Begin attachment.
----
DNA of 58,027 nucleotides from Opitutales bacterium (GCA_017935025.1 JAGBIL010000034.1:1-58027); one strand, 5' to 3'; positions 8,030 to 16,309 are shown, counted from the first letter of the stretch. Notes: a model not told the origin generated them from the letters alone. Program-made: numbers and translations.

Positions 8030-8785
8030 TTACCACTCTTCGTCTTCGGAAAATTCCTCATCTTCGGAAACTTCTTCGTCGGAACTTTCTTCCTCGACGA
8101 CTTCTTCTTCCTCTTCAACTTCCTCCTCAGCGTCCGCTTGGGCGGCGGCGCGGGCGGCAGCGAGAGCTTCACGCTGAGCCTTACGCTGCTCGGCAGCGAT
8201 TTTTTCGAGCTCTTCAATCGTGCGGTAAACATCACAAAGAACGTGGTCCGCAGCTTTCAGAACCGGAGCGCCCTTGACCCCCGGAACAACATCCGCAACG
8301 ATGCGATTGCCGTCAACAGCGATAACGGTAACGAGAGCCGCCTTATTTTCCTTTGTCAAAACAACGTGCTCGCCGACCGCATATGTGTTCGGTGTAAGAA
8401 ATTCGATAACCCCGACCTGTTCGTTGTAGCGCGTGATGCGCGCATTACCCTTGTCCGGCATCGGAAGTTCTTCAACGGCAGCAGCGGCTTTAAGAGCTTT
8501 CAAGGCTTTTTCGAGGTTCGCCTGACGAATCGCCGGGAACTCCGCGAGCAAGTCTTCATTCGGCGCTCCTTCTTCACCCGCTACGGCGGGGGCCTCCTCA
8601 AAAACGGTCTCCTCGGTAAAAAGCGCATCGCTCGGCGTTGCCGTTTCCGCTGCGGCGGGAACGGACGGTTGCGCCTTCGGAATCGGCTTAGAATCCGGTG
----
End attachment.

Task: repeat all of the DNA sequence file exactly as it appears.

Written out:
DNA of 58,027 nucleotides from Opitutales bacterium (GCA_017935025.1 JAGBIL010000034.1:1-58027); one strand, 5' to 3'; positions 8,030 to 16,309 are shown, counted from the first letter of the stretch. Notes: a model not told the origin generated them from the letters alone. Program-made: numbers and translations.

Positions 8030-8785
8030 TTACCACTCTTCGTCTTCGGAAAATTCCTCATCTTCGGAAACTTCTTCGTCGGAACTTTCTTCCTCGACGA
8101 CTTCTTCTTCCTCTTCAACTTCCTCCTCAGCGTCCGCTTGGGCGGCGGCGCGGGCGGCAGCGAGAGCTTCACGCTGAGCCTTACGCTGCTCGGCAGCGAT
8201 TTTTTCGAGCTCTTCAATCGTGCGGTAAACATCACAAAGAACGTGGTCCGCAGCTTTCAGAACCGGAGCGCCCTTGACCCCCGGAACAACATCCGCAACG
8301 ATGCGATTGCCGTCAACAGCGATAACGGTAACGAGAGCCGCCTTATTTTCCTTTGTCAAAACAACGTGCTCGCCGACCGCATATGTGTTCGGTGTAAGAA
8401 ATTCGATAACCCCGACCTGTTCGTTGTAGCGCGTGATGCGCGCATTACCCTTGTCCGGCATCGGAAGTTCTTCAACGGCAGCAGCGGCTTTAAGAGCTTT
8501 CAAGGCTTTTTCGAGGTTCGCCTGACGAATCGCCGGGAACTCCGCGAGCAAGTCTTCATTCGGCGCTCCTTCTTCACCCGCTACGGCGGGGGCCTCCTCA
8601 AAAACGGTCTCCTCGGTAAAAAGCGCATCGCTCGGCGTTGCCGTTTCCGCTGCGGCGGGAACGGACGGTTGCGCCTTCGGAATCGGCTTAGAATCCGGTG